Cereal Recall For Salmonella Expands: Here’s What You Need to Know

According to the Centers for Disease Control and Prevention (CDC) and the Food and Drug Administration, another 30 people have become sick from Salmonella infections that are linked to the consumption of Kellogg’s Honey Smacks Cereal. Both agencies issued a reminder that consumers should not consume and retailers should not sell Honey Smacks due to possible contamination. In a statement, the CDC said, “If you see Kellogg’s Honey Smacks cereal for sale, do not buy it.” They also pleaded with consumers to either throw remaining cereal away or return it to the store for a full refund.

Following Recalls is Good for Your Health

This is a great example of why it is a great idea to follow a recall and its instructions. The Kellogg Company initiated this recalled Honey Smacks cereal back on June 14 after a wave of 100 Salmonella Mbandaka infections were reported, dating back to March 3 of this year. As of the end of August, this outbreak alone has now sickened 130 people in 36 states so far, including Texas.  Since then, the infections have stricken 30 more people. Although no deaths have been reported in connection with this outbreak so far, 34 victims have become sick enough to be hospitalized.
Despite the warnings issued by multiple agencies and the Kellogg Company on June 14, affecting any Honey Smacks cereal with an expiration date between June 14, 2018 and June 14, 2019, and an expansion of the recall to products with earlier expiration dates, which could also be contaminated, the number of Salmonella cases has continued to trickle into the public health agencies, as well as the FDA and CDC. Those 30 additional cases reported include cases between July 12 and August 4; it’s possible cases occurring since August 4 have not yet been found and reported.

What Does Salmonella Infection Look Like?

People who become infected with the strain Salmonella Mbandaka usually become sick between 12 and 72 hours after consuming the contaminated food. Symptoms of infection include fever, stomach cramps and diarrhea, which can become bloody, and which can lead to severe dehydration. These symptoms can last from four to seven days, and most otherwise healthy people will recover their own without medical treatment. However, the infection can be more severe in some people and spread to the bloodstream and other parts of the body, which can lead to more serious illness, leading to hospitalization.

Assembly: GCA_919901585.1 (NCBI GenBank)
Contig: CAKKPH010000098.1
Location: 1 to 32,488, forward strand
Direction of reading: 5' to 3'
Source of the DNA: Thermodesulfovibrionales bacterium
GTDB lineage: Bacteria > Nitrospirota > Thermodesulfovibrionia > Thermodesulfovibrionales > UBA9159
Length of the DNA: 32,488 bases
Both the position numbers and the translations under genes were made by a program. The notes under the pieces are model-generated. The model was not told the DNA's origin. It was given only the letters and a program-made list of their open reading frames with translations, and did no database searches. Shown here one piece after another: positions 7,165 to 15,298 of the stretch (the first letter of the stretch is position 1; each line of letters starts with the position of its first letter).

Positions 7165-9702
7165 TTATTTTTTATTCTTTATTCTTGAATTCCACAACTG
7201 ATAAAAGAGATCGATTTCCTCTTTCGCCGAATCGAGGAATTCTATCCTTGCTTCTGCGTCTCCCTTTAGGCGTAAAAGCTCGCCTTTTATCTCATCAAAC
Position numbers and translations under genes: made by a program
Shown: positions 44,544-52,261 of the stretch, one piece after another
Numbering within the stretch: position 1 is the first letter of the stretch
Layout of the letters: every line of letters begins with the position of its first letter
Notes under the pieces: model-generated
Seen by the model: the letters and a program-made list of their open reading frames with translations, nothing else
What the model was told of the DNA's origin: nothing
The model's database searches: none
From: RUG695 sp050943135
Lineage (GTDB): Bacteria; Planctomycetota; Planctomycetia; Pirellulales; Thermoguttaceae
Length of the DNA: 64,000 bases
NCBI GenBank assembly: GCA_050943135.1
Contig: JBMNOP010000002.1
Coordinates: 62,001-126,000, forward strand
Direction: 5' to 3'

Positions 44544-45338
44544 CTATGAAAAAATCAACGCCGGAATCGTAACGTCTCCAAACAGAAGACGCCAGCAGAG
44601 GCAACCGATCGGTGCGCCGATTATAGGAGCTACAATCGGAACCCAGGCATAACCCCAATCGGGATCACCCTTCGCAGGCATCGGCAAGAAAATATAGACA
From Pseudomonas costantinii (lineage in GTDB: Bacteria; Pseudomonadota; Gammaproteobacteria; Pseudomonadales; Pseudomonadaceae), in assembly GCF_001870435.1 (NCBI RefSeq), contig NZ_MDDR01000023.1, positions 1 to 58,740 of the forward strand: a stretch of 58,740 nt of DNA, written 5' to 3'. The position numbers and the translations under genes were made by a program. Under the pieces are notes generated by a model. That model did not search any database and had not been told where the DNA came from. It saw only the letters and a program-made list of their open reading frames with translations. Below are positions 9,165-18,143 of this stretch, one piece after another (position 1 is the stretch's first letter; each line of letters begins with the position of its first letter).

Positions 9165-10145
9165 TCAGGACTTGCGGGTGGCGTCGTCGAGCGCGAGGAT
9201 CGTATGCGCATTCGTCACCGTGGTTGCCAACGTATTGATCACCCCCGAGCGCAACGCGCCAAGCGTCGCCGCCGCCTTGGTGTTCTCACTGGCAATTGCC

Those most likely to contract Salmonellosis, which is the name for a Salmonella infection, are, unfortunately in this case, small children, who are more likely to snack on a sweet cereal that’s easy to eat. In fact, the rate of diagnosed infections is much higher in children younger than five than for any other demographic. The symptoms can also be more severe for the elderly, those with weakened or compromised immune systems or pregnant women. According to the CDC, approximately 400 people die from acute salmonellosis every year.

What to Do With Your Cereal

In a statement, the Kellogg Company noted that they ceased production of HoneySmacks cereal back on June 14, when they were first notified of the potential connection to the Salmonella outbreak and they have not shipped any new cereal since. They again pleaded with consumers who may have any Honey Smacks cereal in their cupboard, even if it’s not in the original container, to either discard it, return it to the store for a refund, or contact the company, who will also refund their money in full.

The investigation into the multi-state Salmonella outbreaks continues and is being conducted jointly by the CDC, the FDA and several state and local public health and regulatory agencies. They also addressed those who place their cereal into other containers without the packaging. Even though they may not remember the brand or type of cereal in the container, they are also encouraged to throw the product away. They are further instructed to thoroughly wash the container with warm, soapy water before reusing, to prevent the contamination of other food.

If you have any Kellogg’s Honey Smacks, regardless of when you bought it,  or you have a container full of what you think might be Honey Smacks cereal, do yourself a favor and get rid of it, whether you just throw it away or you take it back to the store for a refund. Children love to snack on cereals like this, but this one could make them sick. Heed the warnings and follow this recall precisely. It could protect the health of your family.

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